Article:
SQL Server Performance

Maximum time allowed for a stored Proc

Discussion in 'SQL Server 2008 Performance Tuning for DBAs' started by AMOURGH, Feb 25, 2009.

  1. AMOURGH Member

    Hello Everybody,
    I have a question:what's the maximum time allowed by users for a stored Proc.
    I have a stored proc that is doing some caluculations(for each businessunit,services consumption evolution for a year==>calculate the consumption of each month ).
    I wonder if it is allowed that it i needs 1 min 30 to execute.
    Thank u
    Rachid,
  2. Adriaan New Member

    I don't think there's a fixed limit from the SQL Server side. There is the SET QUERY_GOVERNOR_COST_LIMIT option, but this will be restricted to the current connection.
    From the client application, there is usually a time-out setting for the connection. The client application will not wait longer than the given number of (milli)seconds for any results to be returned. I presume that the server will still be processing until it finishes, just that the end results will never reach the client application.
  3. FrankKalis Moderator

    I think most Microsoft APIs use 30 seconds as default timeout.
    We had this recently and found, that when the client relied on the garbage collector to kick in and clean up after a timeout instead of explicitly closing the connection, the timeout occured but the client didn't send anything to abort the server processing and the server happily kept on processing and processing. We went through the error handling articles on http://www.sommarskog.se and applied some code Erland provided there to make the client react specifically to a timeour error. Since then we also use XACT_ABORT in every procedure, btw.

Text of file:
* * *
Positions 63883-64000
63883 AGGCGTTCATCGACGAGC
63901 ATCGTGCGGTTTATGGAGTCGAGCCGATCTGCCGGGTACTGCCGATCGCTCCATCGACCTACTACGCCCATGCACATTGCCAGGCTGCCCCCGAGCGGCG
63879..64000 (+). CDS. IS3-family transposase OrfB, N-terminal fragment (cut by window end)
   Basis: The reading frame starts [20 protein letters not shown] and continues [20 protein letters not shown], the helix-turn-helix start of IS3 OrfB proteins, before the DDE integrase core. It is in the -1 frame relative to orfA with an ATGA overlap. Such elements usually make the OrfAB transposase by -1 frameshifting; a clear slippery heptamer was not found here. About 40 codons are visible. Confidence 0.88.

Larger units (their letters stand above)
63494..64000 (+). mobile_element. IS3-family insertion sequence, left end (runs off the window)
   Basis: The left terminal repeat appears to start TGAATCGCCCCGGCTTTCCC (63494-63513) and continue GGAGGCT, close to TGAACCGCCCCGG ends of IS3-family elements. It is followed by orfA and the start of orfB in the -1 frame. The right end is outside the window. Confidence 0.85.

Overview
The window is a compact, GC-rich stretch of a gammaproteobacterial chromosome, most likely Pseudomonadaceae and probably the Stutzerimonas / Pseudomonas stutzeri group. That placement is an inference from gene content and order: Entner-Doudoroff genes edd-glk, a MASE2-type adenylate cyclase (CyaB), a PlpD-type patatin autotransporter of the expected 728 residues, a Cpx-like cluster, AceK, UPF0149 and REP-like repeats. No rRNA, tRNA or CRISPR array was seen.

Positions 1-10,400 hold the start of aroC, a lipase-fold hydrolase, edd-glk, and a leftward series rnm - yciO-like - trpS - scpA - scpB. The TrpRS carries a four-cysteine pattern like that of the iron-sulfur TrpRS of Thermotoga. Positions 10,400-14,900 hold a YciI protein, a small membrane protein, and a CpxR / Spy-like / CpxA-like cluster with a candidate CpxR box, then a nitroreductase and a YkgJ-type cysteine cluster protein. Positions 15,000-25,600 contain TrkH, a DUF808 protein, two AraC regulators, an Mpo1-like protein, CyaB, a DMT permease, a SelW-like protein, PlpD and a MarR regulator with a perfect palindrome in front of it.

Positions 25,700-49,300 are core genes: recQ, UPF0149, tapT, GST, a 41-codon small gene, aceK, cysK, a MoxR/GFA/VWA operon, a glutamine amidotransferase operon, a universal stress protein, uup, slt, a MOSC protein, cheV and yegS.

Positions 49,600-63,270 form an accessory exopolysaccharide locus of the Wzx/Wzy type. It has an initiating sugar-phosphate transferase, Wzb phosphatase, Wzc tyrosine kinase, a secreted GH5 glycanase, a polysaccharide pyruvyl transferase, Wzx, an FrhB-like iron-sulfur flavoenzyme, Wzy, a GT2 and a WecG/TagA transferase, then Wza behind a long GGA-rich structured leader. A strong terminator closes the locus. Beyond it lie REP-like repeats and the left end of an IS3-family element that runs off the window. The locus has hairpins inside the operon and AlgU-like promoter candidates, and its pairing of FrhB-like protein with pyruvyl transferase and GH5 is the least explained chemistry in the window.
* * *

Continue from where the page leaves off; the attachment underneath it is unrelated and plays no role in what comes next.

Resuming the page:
4. FrankKalis Moderator

    [quote user="Adriaan"]
    From the client application, there is usually a time-out setting for the connection. The client application will not wait longer than the given number of (milli)seconds for any results to be returned. I presume that the server will still be processing until it finishes, just that the end results will never reach the client application.
    [/quote]
    The connection timeout setting just specifies, how long a client should wait for a connection to be established. I think, you mean the command timeout here.
  5. Adriaan New Member

    Frank - you must be right, I guess depends on which programming interface you're using.
    Good old DAO simply offers "QueryTimeout", which doesn't seem to care if it's a connection timeout or a command timeout.
  6. FrankKalis Moderator

    Aah...
    I don't know if this is true or not in DAO. I was thinking about ADO and I guess it is also in ADO.NET.

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